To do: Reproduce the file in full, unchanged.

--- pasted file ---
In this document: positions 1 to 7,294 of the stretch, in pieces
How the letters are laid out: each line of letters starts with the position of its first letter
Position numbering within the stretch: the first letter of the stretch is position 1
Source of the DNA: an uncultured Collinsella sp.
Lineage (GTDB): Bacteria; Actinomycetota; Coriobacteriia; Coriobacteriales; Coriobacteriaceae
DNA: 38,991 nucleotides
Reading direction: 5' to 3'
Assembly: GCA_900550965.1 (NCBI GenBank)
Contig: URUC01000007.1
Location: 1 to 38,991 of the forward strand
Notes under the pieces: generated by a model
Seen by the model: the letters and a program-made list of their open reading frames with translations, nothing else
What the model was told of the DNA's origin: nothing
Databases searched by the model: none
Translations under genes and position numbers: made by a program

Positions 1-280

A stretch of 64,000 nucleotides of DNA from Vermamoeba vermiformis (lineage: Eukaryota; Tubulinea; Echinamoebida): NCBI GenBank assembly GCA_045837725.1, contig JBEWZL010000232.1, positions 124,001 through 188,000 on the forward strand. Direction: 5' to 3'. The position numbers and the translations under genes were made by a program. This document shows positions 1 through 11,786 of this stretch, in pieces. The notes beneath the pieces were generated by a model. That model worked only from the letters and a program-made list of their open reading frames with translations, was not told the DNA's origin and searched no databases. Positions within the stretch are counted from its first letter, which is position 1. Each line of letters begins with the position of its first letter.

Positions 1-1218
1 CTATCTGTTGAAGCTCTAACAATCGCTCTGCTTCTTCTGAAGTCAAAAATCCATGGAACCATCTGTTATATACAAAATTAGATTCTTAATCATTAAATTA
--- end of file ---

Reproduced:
In this document: positions 1 to 7,294 of the stretch, in pieces
How the letters are laid out: each line of letters starts with the position of its first letter
Position numbering within the stretch: the first letter of the stretch is position 1
Source of the DNA: an uncultured Collinsella sp.
Lineage (GTDB): Bacteria; Actinomycetota; Coriobacteriia; Coriobacteriales; Coriobacteriaceae
DNA: 38,991 nucleotides
Reading direction: 5' to 3'
Assembly: GCA_900550965.1 (NCBI GenBank)
Contig: URUC01000007.1
Location: 1 to 38,991 of the forward strand
Notes under the pieces: generated by a model
Seen by the model: the letters and a program-made list of their open reading frames with translations, nothing else
What the model was told of the DNA's origin: nothing
Databases searched by the model: none
Translations under genes and position numbers: made by a program

Positions 1-280

A stretch of 64,000 nucleotides of DNA from Vermamoeba vermiformis (lineage: Eukaryota; Tubulinea; Echinamoebida): NCBI GenBank assembly GCA_045837725.1, contig JBEWZL010000232.1, positions 124,001 through 188,000 on the forward strand. Direction: 5' to 3'. The position numbers and the translations under genes were made by a program. This document shows positions 1 through 11,786 of this stretch, in pieces. The notes beneath the pieces were generated by a model. That model worked only from the letters and a program-made list of their open reading frames with translations, was not told the DNA's origin and searched no databases. Positions within the stretch are counted from its first letter, which is position 1. Each line of letters begins with the position of its first letter.

Positions 1-1218
1 CTATCTGTTGAAGCTCTAACAATCGCTCTGCTTCTTCTGAAGTCAAAAATCCATGGAACCATCTGTTATATACAAAATTAGATTCTTAATCATTAAATTA